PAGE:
Here’s some flowers we found Friday and yesterday evening. I’ve identified most of them. If I’ve mislabeled them or I’ve left some blank and you know what it is, please let me know in the comments!

Dutchman’s breeches
Bloodroot

Hepatica

Twinleaf

Cut-leaf toothwort

Spring beauty

Trillium

Rue anemone

Large-flowered bellwort

Yellow Corydalis

Ground ivy or a violet


J.C. Raulston Arboretum, Raleigh, N.C.

J.C. Raulston Arboretum is a nice park to take an early morning stroll. There were lots of robins, cardinals and other birds singing from the trees as Chris and I strolled through the gardens, checking out the various shrubs and trees planned along the walks.

Pups are not allowed, so Sydney had to wait in the car. Don’t worry, it was a very brisk morning so there was no danger of her overheating. Plus, we never leave her in the car for very long. This was a quick visit.

Because the local police department was meeting at the facility, we had to park along Beryl Road. There’s a nice entry way from the roadside, so you don’t have to walk through the parking lot (though it’s really a small parking lot so that doesn’t really matter).

Chris really liked the well kept the grounds. Everything looked fresh and well-maintained.

I liked how well each of the species were labeled and included the native growing ranges of each of the plants. The park’s lath house and information on it was interesting. This is where most of the plants are kept until they are hardy enough to be moved out into other parts of the property. Some plants are kept there indefinitely.

Since it was still early in the year, most of the plants were not in bloom or even had leaves. We headed toward the magnolia garden to check out the blooms. Fact: lots of magnolias bloom before they get their leaves.

I would enjoy coming here to relax early on Saturday mornings.


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Cypress Gardens, Monck’s Corner, S.C.

I mentioned Cypress Gardens in an earlier post. This was probably my most favorite place during our trip to Charleston, S.C. It’s hard to believe this is a Berkeley County Parks and Recreation park!

There are 3.5 miles of trails, boat rides, a butterfly house, the Swamparium and lots of wildlife.

We were able to get in a boat ride before the sky opened up and dumped buckets of rain. You can take a free, self-guided boat ride or wait for a park employee to take you on a tour (cost $5). We opted to go it alone. Here’s some of what we saw:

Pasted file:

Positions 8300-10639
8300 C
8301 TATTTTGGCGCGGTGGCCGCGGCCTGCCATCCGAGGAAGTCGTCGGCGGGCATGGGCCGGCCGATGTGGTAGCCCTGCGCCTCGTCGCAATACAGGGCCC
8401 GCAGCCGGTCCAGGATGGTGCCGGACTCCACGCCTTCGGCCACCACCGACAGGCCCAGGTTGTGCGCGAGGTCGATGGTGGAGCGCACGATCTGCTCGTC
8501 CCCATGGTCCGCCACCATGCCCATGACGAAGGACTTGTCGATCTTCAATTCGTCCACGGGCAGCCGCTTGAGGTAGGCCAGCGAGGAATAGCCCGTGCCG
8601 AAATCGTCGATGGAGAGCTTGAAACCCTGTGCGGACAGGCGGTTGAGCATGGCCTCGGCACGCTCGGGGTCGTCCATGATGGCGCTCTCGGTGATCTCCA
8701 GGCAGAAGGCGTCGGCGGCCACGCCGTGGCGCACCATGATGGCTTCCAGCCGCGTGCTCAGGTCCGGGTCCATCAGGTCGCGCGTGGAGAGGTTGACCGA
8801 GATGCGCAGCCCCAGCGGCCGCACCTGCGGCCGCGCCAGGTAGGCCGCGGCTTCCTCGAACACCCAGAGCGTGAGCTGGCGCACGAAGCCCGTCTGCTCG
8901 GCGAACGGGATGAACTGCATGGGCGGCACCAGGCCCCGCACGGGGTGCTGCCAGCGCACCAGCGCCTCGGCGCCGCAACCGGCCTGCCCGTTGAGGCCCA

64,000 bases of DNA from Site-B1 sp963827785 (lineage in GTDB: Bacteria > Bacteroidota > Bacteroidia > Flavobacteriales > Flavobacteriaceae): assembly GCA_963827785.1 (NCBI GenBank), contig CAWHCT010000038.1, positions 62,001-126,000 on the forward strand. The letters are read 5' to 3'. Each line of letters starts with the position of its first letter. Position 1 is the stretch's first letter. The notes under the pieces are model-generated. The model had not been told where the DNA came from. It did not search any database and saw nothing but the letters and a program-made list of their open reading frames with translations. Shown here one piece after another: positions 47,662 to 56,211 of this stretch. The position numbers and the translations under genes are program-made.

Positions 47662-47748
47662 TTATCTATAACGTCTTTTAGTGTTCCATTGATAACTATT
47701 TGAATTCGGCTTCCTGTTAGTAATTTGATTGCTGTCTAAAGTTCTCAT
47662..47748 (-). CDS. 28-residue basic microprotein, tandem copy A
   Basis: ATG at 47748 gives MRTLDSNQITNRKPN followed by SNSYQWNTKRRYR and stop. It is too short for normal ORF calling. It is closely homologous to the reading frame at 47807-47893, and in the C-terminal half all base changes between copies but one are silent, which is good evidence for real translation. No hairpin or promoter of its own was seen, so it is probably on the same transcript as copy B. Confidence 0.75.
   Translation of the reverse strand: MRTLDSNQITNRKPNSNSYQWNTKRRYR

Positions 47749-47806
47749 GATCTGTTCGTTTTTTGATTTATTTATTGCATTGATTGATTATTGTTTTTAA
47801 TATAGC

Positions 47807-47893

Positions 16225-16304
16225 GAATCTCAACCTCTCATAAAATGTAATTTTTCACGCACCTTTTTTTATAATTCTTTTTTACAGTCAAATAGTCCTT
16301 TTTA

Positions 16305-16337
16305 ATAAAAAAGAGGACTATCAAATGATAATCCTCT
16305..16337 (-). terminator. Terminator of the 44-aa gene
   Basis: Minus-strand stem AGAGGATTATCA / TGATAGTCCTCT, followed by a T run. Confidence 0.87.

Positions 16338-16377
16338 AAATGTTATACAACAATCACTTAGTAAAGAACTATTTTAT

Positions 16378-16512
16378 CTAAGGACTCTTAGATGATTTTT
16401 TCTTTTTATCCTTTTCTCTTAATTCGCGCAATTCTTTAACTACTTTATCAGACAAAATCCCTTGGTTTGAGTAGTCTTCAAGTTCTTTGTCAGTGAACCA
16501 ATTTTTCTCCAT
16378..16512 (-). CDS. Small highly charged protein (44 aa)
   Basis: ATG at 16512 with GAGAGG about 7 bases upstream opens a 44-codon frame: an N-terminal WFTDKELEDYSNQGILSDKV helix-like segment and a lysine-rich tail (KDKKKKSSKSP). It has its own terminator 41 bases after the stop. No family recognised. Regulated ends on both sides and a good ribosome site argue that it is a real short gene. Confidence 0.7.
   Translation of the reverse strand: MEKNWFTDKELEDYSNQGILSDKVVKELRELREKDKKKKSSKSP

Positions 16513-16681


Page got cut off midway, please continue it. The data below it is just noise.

There were lots of lily pads.
Our boat.
This guy was resting close to the boat house. (Look to the left of the pillar.)
We had to paddle or float under two foot bridges.
We got within about six feet of this lazy gator. Close enough to scare him off the log. Oops!

It was amazing paddling around in the water, especially when we could get up close and personal with some alligators. There was a photography club there the same time we were, and one lady asked to snap some photos of us in the boat. We tried to hold the boat steady as she snapped some photos of us from the side of the pond.

A friend used to live near Charleston and told us how snakes are known to fall out of the trees into boats at the park. Aaaggghhh! Luckily, I think, we were in the area much too soon for a snake attack. We also only saw a few gators and they were lazily laying on logs or at the foot of cypresses and other trees.

After the boat ride, it started raining and we dashed into the butterfly house, where we hung out until the rain slowed down and we could make it back to the visitor center/gift shop and then the car.

In the butterfly house we saw:

Quail
The resident wood duck, The Prince. He rules the butterfly house and what he says goes.
Butterflies and flowers

Caterpillars
Cocoons, or chrysalis  

Most of the winged beauties were hanging out at the top of the building and we couldn’t see them that well.

David Davis, butterfly house director, talked with us about the plants, showed us the cocoon house and gave me some seeds for a Mexican flower vine that the butterflies love.

David Davis greets The Prince, who is sitting on top of the bee hive.

Admission is $10 for adults and $5 for kids. Sidney had to stay in the car while we explored the park, but pets are allowed November-February.

This park most definitely should be on your To-Do list if you’re ever in or near Charleston.

I really wanted to walk around the gardens, but the rain wasn’t going to let up so we drove on up the road to our next stop — Conagree National Park, near Columbia, S.C.